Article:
September 14th, 15th 2010
After an 8-hour bus ride, I arrived in Lisbon around 6 pm on the 14th. Stayed at a wonderful hostel called ‘Traveler’s Hostel’, which in my opinion, has been the best hostel I’ve stayed at so far. It had everything a hostel should have: friendly staff, super clean rooms/bathrooms, great kitchen, great location, and great amenities, all for a good price. Anyway, I spent the night walking the streets around Lisbon. Went to the closest pier and saw a ton of fish just floating near the surface. Saw the sunset on the coast. Saw some skillful skateboarders do tricks at a main square.
(Forgot what this arch was called but it’s one of the main ones)
(All the sidewalks were made of this beautiful smooth tile)
(All this fish were just chilling by the side of the pier, wish I had a line and hook)
I saw a street that had many outdoor seafood restaurants so I picked one and took a seat. No one brought me a menu so I had to get someone’s attention. Made an order of boiled cod and potatoes. A group that sat around the same time I did ordered, ate, paid, and left and I still didn’t get my food. I got annoyed. Another group came, sat down, ordered, and got their food so I gave them 5 more minutes. I was too nice. I figured, maybe boiling fish and potatoes takes a longer time than the food the other groups had. A waiter saw me looking at my watch and timing them so he came over to find out what I had ordered. Instead of telling him, I just said ‘If my food doesn’t get here in 5 minutes, I am walking away’. With 30 seconds left, they brought my food. It wasn’t even that good and wasn’t worth the wait. I started to get excited because I saw my chance to leave a penny tip for the poor service, my first one ever. And I did.
Woke up the next morning and guess who were having breakfast? Jos, Jayben, and Nick, the group of friendly soccer-loving Aussies I met in Barcelona and then Madrid. I knew they were going to be there though because they were the ones who recommended this hostel to me. They had just arrived after taking the night train. I left them to rest while I headed to Belem, home of the famous pasteis de natas or custard tarts, the most famous ones in Portugal. I actually had one the night before, after my suck-ass dinner, after spotting it in a bakery near the hostel. It looked a lot like a Chinese egg-tart, one of my all-time favorite pastries, so that’s why it caught my eye. One of the hostel staff members told me maybe the Chinese egg-tarts originated from the Portuguese version, a plausible reason as the Portuguese used to be world explorers. I had five of them in Belem for lunch. There was a long queue for it so I figured, I might as well make my wait count and have a few.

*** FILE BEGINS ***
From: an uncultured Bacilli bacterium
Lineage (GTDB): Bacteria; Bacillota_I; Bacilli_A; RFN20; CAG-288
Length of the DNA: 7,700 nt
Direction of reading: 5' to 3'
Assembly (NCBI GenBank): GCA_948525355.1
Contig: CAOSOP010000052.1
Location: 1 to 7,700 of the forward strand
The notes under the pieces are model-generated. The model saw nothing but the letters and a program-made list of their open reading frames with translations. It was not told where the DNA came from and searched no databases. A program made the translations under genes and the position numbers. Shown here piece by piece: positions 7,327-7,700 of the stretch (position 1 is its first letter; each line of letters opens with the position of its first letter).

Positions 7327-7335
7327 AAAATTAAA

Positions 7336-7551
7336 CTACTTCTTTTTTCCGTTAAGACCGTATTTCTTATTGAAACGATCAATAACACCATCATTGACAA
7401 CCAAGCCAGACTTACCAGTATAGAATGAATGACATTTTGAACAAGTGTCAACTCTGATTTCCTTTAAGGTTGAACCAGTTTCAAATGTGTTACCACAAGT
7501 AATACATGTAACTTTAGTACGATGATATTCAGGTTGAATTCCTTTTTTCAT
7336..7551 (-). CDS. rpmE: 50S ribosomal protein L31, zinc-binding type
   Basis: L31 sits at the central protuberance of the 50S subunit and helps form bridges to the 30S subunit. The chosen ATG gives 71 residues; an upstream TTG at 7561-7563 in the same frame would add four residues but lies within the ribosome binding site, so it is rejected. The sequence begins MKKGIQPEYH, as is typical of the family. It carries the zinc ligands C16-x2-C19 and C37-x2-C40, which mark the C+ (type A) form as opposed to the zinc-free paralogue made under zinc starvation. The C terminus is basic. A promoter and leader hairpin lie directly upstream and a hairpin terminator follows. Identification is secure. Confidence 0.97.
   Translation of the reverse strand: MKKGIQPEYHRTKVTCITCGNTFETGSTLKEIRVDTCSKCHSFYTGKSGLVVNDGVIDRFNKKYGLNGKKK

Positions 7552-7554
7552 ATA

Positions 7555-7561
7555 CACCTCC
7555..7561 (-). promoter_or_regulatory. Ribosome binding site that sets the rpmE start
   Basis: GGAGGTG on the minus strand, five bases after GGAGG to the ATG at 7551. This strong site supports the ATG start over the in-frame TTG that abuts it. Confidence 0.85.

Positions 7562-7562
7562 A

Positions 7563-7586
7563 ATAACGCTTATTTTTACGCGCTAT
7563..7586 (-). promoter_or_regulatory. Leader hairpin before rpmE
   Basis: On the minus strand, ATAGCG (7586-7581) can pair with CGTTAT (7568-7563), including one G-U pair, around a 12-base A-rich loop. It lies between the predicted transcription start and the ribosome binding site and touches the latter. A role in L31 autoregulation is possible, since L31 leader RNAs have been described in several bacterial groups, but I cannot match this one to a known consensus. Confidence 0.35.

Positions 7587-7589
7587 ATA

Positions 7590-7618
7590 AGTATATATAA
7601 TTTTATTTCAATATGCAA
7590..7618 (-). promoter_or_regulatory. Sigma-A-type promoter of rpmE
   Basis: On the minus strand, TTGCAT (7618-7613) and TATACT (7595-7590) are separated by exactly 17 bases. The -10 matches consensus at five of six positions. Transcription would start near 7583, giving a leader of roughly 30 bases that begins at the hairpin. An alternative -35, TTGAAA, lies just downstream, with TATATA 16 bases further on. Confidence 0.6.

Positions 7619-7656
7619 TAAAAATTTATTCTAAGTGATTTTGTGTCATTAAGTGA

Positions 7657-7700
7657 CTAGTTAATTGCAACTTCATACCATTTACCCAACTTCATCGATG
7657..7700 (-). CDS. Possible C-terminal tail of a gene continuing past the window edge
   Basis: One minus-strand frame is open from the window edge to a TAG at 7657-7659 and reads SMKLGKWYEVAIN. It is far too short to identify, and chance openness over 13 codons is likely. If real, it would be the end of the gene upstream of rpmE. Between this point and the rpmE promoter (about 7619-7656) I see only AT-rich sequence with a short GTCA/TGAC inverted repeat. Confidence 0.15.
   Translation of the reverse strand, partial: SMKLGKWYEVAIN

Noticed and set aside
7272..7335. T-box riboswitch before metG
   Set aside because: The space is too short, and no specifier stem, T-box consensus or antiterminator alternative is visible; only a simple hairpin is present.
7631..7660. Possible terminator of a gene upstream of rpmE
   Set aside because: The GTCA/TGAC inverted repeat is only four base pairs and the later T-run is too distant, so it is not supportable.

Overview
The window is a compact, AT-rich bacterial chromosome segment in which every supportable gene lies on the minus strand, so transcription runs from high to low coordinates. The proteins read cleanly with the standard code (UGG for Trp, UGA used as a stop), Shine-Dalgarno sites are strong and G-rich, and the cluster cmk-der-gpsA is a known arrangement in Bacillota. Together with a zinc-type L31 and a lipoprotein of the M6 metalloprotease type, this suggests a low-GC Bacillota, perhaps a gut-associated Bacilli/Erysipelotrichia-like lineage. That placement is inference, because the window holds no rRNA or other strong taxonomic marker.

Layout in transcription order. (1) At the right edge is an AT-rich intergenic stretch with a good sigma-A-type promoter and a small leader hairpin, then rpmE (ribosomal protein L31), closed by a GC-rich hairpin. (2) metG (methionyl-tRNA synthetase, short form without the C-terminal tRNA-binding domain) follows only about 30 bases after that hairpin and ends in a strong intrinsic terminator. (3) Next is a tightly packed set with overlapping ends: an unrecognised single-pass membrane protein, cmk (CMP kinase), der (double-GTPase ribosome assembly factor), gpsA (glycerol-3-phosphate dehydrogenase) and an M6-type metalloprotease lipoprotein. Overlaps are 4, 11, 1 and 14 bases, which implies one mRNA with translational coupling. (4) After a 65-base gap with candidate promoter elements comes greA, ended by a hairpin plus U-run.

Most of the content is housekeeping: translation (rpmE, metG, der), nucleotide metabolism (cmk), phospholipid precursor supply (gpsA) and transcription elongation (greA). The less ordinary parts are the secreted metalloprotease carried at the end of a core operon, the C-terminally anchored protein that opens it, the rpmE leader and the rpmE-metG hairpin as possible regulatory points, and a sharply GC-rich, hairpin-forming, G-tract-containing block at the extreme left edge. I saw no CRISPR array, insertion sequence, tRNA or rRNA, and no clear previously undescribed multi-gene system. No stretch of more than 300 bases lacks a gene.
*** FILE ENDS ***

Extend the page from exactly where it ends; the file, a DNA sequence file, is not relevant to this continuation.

(Pasteis de natas)
(Torre de Belem)
(Slobs in my hostel room. Girls.)
That night, I decided to join several hostel-mates for wine tasting. I had missed on the previous night when the hostel had tapas night and regretted it when I saw what they had. I was reluctant to do the wine-tasting as I didn’t know anything about wine but the Aussie trio got me to join in. There were 9 different types of wine plus a port, all from different regions of Portugal. It was an interesting experience although I couldn’t tell the difference. I swirled, I sniffed, I drank, and they all tasted like…WINE. I have unsophisticated taste buds. I know my cousin Eugene would have loved this. Green wine anyone?